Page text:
Sometimes I feel like I’m the exact same person I was when E. and I met when we were both 21 and starting our grown-up lives together. Mostly I’m glad I’m not still 21. I’m happier, more content, less dramatic then I was back then. I like being a mom. I like being financially stable. I wouldn’t go back to being in my 20’s if I had the chance. I’m just not sure what I think almost 40 is supposed to feel like. Mostly I wish that it didn’t seem like there was some really hard stuff waiting ahead for people I love.

Asshole Mom

My son has been “working” on his homework for over an hour. In that time, he’s barely finished one of his two assigned workbook pages. The page is a mess of scratches and scribbled out errors because he used a pen even though I told him to use a pencil. I tell him to use a pencil and to finish the last two problems. I’ll be back in five minutes to check on you, I say, and I take a deep breath to calm myself. The worksheet should have taken him 10 minutes at most.

Five minutes later, I come back in and he looks at me with baleful eyes and tells me he got distracted again. He’s made no progress on his work. I ask him a question about a different assignment. He gives me a vague answer, so I ask him again. He looks at me like I am speaking a foreign language. I bark out the question again, my voice sharp, my teeth clicking together as I spit out each word: Did. You. Do. YOUR. READING. FOR. BOOK. CLUB?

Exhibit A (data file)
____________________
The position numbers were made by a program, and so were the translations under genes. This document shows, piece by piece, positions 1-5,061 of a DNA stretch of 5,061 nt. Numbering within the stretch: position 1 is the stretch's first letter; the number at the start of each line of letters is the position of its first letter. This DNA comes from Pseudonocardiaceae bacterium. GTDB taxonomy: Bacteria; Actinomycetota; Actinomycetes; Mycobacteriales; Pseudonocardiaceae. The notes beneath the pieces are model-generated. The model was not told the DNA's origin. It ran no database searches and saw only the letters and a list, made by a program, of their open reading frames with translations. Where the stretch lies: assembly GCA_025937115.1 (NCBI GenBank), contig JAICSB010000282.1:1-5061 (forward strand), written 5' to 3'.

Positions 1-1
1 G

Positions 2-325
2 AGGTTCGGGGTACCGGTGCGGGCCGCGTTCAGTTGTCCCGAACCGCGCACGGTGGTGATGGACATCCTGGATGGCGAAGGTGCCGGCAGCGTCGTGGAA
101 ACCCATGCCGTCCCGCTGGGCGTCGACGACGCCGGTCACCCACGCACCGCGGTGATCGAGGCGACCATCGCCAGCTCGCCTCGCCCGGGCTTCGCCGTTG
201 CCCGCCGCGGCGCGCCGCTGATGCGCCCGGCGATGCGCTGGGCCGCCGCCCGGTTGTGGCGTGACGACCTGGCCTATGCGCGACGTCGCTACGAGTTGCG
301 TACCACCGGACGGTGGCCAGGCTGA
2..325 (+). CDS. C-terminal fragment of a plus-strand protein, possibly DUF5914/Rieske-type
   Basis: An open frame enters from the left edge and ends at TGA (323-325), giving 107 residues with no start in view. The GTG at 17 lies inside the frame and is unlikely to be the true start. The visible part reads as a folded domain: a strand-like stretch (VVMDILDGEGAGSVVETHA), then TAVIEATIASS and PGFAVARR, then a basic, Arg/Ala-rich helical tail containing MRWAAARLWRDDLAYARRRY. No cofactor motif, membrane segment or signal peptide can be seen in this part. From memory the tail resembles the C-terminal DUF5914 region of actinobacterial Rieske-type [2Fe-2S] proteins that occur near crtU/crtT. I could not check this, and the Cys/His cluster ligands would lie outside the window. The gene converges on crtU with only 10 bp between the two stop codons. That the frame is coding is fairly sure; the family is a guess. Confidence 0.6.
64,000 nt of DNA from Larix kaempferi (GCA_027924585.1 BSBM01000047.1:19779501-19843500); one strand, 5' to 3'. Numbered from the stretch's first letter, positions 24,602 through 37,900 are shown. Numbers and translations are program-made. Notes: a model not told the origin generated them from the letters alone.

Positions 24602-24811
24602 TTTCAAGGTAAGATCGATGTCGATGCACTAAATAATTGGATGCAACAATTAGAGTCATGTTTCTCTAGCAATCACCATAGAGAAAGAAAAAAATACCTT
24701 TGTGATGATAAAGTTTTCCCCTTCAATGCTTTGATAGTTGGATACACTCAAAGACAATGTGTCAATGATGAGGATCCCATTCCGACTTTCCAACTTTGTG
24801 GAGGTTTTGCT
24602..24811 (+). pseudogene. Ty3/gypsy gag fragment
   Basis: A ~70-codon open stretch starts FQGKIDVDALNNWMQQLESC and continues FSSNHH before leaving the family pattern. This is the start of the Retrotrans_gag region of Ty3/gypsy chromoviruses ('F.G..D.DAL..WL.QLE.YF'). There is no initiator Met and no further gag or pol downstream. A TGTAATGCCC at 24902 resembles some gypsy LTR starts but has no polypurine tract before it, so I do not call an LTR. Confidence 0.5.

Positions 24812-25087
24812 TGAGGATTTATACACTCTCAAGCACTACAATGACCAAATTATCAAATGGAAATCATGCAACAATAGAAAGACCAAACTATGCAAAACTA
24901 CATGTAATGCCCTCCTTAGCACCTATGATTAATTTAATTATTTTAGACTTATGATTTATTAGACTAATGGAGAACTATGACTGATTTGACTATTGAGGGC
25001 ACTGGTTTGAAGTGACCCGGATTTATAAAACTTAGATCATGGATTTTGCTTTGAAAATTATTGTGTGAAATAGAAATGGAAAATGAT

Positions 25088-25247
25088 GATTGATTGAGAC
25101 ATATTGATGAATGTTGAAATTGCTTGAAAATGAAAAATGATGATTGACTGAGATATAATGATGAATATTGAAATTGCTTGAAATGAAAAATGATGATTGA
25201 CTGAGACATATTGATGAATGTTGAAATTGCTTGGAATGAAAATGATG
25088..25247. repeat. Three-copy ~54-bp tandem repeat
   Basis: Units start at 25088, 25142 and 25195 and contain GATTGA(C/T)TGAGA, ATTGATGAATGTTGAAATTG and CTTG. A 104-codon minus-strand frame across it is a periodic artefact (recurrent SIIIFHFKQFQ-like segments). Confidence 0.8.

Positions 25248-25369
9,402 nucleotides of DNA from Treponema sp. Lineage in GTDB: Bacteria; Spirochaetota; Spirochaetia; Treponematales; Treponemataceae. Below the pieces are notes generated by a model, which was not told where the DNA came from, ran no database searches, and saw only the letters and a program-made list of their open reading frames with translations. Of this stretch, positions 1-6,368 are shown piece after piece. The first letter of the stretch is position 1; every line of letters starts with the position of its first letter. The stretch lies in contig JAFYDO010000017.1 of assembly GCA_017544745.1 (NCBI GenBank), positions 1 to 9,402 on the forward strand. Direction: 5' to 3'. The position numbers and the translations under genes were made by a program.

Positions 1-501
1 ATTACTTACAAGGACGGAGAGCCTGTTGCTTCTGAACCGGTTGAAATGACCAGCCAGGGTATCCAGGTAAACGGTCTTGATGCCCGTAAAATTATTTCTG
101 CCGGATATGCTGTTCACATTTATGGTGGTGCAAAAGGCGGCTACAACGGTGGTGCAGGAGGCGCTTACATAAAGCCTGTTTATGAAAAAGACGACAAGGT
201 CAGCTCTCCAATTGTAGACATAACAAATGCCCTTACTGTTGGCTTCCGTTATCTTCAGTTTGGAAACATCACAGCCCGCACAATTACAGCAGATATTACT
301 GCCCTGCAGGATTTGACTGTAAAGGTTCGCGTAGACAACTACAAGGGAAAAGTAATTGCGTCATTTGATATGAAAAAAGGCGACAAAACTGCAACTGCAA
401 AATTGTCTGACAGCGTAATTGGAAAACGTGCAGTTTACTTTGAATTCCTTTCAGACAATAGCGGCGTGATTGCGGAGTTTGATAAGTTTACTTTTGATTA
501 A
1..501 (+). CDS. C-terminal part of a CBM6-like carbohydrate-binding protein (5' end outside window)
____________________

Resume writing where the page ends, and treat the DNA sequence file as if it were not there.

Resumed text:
My son, whom I love wildly, shrugs and I lose my mind. I gesture to his homework on his desk, calling his worksheet “a hot mess”. I mock his answer to my question. I feel angry and mean and so frustrated. I finish with a bang, telling him he needs to “get this shit finished”. I’ve never used the word shit at him before. He bursts into tears, eventually climbing into my lap and telling me he thinks there is something wrong with his brain.

The hot prickle of shame I feel is instantaneous, the guilt I feel at being an asshole mom is complete.

You see, my son is struggling with attention and focus right now. We’re working on getting to the root of it, but I know that as frustrated as I am about it taking him two hours to do his homework, it has to be even worse for him. He needs my help and I took his head off instead.

If you ask me on a good day what I’m like as a mom, I’d tell you that I’m loving, I’m affectionate, I’m not a yeller, I’ve got decent to better than average amounts of patience, I’m fun.

On bad days, when I’m asshole mom, I worry about which version of me they’ll remember. I’m the better version of myself more often than not, but when it comes to remembering his childhood, is my son going to remember that I played Dutch Blitz with him for an hour or the time I said shit and lost my temper about his homework?